Friday, May 17, 2013
Before I came to Belgium, I was told by many people that the culture is not drastically different. There are a few small differences, but on the whole, it's not really a "culture shock". After more than 8 months here, I think that I can agree to that statement as well. The Belgian culture is not extremely different to life in the United States, but there are a few little things that make it unique. There were a few times, especially during the beginning, where I thought to myself, "we don't really do that." But that is the best part of the exchange, in my opinion!
Here are just a few examples:
1. BREAD. BREAD. BREAD. Belgians eat so much bread! In my host family, we eat it for breakfast, lunch, and (sometimes) dinner. For breakfast, we eat bread with jam or chocolate spread. Normally, we have warm milk with it as well (that was strange for me at the beginning because I used to never drink plain milk). For lunch, we make little sandwiches called a "tartine". They are different than sandwiches because they are usually just one piece of meat or one piece of cheese between slices of bread, instead of with the other toppings that a sandwich usually has. Don't get me wrong, bread is great! But it was just a lifestyle change that I had to adapt to when I arrived here in Belgium. I'm sure that I'm going to go back to the United States, I'm going to eat all of the bread in the house and my parents will be really confused.
2. School is more relaxed, but at the same time, more strict. I don't really know how to explain it. It's more relaxed in the way that if you don't have a class at the end of beginning of the day, you can arrive later/leave earlier. Also, if a teacher is not there, you just don't have class. In the United States, there is always a subsitute teacher and you have to stay in school for the entire school day. However, I find that school in Belgium is much more intense. There is almost always homework or a test to study for. There were some times in the U.S. where I could go for an entire week or two without doing homework or studying, because I would do all of my homework and studying at school. In addition, here in Belgium, there is almost no choice in what classes you can take or the level of difficulty. Everyone must take math, science, languages, etc. In the U.S., many people can take advanced classes or even graduate early if they arrange their schedules accordingly. I love Belgium, but school is something I prefer in the United States for the reason that there is more liberty in the choice of your education.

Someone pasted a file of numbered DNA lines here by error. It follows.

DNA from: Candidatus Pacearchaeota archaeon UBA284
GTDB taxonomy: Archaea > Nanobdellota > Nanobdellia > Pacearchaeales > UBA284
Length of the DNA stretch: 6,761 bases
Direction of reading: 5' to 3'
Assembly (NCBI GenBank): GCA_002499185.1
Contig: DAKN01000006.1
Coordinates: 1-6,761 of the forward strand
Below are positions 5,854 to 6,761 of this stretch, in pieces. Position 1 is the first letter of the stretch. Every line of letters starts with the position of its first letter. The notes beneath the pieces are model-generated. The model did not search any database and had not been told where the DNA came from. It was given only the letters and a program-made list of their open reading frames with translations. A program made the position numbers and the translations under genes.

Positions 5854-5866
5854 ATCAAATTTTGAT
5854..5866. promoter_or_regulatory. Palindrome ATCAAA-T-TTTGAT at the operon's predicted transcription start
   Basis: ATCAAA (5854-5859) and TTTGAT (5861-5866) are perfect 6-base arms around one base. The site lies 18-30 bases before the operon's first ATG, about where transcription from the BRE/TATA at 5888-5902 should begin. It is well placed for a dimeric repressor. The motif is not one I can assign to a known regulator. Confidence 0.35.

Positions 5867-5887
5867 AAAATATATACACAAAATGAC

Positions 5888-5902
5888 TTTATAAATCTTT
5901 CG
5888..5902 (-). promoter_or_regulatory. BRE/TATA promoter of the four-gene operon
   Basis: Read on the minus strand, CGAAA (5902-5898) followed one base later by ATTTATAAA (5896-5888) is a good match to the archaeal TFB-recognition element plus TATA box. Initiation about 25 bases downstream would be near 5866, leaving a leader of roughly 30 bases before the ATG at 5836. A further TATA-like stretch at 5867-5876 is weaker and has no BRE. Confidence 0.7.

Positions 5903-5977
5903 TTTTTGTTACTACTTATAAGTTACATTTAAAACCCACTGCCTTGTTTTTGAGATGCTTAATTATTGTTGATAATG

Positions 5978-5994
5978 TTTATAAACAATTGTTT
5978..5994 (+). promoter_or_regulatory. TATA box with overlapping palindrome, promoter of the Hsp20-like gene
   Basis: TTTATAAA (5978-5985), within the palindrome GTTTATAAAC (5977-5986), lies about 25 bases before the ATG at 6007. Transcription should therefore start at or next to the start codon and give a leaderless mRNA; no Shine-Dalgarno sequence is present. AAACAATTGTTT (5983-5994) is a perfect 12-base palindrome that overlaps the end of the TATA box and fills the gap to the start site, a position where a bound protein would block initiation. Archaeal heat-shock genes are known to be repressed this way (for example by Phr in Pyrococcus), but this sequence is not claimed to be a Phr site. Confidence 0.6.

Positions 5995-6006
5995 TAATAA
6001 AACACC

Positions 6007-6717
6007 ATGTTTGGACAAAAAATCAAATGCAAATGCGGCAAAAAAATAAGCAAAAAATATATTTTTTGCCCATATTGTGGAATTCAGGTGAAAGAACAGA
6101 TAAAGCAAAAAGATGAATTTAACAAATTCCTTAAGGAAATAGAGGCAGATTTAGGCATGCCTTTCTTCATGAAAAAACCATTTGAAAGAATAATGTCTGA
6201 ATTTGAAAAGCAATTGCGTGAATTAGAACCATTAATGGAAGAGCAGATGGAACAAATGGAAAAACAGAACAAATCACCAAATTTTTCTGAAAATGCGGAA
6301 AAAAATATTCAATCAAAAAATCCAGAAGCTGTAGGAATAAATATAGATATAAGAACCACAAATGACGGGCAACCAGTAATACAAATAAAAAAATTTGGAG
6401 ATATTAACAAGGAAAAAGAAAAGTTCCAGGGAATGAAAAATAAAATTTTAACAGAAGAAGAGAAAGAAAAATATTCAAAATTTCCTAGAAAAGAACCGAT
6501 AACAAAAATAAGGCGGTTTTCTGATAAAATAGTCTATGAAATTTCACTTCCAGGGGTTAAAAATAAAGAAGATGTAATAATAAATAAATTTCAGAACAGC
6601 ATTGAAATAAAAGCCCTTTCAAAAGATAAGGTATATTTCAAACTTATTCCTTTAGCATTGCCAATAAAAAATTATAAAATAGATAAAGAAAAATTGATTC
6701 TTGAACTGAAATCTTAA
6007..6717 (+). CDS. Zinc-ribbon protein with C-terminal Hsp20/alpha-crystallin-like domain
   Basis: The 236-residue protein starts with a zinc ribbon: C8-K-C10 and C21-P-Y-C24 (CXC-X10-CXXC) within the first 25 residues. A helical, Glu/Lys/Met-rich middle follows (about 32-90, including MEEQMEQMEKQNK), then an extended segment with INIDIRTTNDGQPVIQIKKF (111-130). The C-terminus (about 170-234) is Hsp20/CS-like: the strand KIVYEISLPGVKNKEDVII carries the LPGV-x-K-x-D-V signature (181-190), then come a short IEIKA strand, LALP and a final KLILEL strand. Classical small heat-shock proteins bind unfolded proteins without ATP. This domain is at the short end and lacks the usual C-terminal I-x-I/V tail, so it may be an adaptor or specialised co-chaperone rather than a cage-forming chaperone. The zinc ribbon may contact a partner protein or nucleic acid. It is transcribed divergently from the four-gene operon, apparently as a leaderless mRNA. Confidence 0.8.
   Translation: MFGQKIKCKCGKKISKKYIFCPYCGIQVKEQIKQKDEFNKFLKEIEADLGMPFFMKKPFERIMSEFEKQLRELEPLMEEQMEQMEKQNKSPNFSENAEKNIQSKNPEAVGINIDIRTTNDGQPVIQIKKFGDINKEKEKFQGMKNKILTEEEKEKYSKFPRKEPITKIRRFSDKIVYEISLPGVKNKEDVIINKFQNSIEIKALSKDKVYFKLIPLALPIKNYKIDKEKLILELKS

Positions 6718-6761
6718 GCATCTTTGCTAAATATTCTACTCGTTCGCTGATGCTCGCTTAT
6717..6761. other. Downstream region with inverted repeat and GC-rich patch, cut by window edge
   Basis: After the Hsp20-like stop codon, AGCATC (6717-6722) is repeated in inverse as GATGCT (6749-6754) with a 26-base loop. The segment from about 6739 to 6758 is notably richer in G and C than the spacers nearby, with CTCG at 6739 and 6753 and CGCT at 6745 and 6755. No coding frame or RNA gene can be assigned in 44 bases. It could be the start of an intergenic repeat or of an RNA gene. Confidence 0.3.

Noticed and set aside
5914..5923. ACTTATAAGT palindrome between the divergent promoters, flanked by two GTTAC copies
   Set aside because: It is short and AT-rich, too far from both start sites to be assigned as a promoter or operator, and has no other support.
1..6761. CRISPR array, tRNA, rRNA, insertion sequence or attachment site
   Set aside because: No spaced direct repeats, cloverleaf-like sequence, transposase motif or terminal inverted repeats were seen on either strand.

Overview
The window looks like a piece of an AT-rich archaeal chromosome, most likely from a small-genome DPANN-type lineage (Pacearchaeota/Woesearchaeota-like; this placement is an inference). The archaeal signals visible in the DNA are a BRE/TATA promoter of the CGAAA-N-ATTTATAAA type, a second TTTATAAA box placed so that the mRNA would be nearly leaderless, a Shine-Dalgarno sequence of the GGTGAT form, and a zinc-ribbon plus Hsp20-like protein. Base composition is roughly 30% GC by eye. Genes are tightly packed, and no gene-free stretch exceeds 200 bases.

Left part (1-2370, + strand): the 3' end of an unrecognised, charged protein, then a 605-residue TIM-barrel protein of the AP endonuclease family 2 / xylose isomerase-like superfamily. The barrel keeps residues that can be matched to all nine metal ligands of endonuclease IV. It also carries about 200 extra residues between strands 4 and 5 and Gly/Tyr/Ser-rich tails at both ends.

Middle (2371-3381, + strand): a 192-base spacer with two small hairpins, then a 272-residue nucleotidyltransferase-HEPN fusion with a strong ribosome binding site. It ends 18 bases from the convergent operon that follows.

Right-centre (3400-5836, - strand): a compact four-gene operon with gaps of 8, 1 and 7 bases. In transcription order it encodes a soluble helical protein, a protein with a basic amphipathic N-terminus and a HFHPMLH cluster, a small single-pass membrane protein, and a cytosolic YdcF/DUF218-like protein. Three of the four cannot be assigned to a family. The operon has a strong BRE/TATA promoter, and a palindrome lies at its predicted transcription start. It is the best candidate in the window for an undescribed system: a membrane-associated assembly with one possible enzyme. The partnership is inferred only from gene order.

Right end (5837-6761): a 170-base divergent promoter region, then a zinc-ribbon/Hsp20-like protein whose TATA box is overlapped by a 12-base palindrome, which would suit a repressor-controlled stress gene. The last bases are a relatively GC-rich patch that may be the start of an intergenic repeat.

3. In Belgium, the teenagers normally don't have jobs. That was one thing that was pretty odd for me right away. I have had a job since I was fourteen years old (working at an ice cream stand, nonetheless...) and because of that, I feel like I grew up to be a pretty independent person. While I agree that Belgian teenagers are independent, it was just rather shocking to me that most of their parents give them money for things such as going out with friends, their cars, buying clothes, etc. Perhaps teens in the U.S. do that as well, but for me, it's a change to rely on parents in that sense (not that it's a bad thing, it's just a change)! Additionally, most of the teenagers in Belgium go home after school and study, while a lot of teenagers in the United States go to their jobs after school.
4. A lot of emphasis is placed on drinks. While Belgium is a country known worldwide for having the best beer, I don't necessarily mean alcoholic drinks. I mean just the idea of a beverage in general. If you visit someone's house, they will offer you a drink. If you go to a sports game, there is a bar to buy drinks. Sometimes if people are bored, they'll just go out and buy a coke or a glass of water at a cafe. Beverages were never something that I really thought a lot about in the United States, so that was something new for me when I arrived to Belgium.
5. Public transportation is awesome and easy to use! I take the public bus to school every day, which is actually something that I never did before I came to Belgium. In the United States, I would either take the school bus or drive my car to school. I also take the train at least once a month here in Belgium, and it's not too expensive if you buy this thing called a GoPass (it's a special "ticket" for students where you only pay 5 euros a trip...to anywhere in Belgium that you want)! I actually love going on public transportation if I have my iPod along with me, so I don't mind taking it at all. Personally, I think that is one thing that the United States should work on improving a little bit. Public transportation is the way to go. Belgium's got that one down!